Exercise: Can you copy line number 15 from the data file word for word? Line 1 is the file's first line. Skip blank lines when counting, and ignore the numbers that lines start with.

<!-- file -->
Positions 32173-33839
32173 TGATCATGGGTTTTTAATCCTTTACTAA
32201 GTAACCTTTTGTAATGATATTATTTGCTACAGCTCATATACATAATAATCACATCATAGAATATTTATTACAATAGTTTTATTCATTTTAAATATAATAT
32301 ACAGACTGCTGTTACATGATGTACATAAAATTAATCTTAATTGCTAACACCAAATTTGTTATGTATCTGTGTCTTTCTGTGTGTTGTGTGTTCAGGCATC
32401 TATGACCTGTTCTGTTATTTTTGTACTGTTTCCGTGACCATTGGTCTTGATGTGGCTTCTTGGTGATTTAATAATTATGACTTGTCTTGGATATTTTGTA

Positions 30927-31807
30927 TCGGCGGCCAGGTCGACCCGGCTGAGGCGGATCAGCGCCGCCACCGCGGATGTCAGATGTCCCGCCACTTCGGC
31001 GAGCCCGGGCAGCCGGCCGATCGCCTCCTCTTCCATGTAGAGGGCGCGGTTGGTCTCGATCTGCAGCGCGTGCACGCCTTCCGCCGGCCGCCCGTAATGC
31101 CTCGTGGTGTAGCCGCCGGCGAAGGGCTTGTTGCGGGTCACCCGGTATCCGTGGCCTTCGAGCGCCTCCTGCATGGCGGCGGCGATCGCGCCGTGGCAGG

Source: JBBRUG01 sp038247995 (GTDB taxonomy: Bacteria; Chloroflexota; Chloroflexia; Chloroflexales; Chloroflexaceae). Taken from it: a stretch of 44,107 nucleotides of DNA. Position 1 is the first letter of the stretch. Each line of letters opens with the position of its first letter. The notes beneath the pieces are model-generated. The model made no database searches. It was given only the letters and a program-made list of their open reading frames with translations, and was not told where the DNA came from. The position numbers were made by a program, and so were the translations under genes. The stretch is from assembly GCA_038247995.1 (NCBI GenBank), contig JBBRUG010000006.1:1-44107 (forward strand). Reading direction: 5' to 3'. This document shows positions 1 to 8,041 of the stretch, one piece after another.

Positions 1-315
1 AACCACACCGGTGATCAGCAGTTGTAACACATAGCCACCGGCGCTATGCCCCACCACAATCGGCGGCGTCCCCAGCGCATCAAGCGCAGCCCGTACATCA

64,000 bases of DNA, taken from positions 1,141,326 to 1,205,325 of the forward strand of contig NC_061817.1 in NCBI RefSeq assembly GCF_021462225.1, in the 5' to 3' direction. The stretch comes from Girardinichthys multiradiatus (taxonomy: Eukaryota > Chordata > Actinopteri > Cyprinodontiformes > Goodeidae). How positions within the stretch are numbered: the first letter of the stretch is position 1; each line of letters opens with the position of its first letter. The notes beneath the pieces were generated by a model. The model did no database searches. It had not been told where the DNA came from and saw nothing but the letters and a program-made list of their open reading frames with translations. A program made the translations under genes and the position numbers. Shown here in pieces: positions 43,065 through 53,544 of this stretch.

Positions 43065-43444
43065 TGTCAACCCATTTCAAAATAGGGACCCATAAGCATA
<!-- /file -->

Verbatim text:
43065 TGTCAACCCATTTCAAAATAGGGACCCATAAGCATA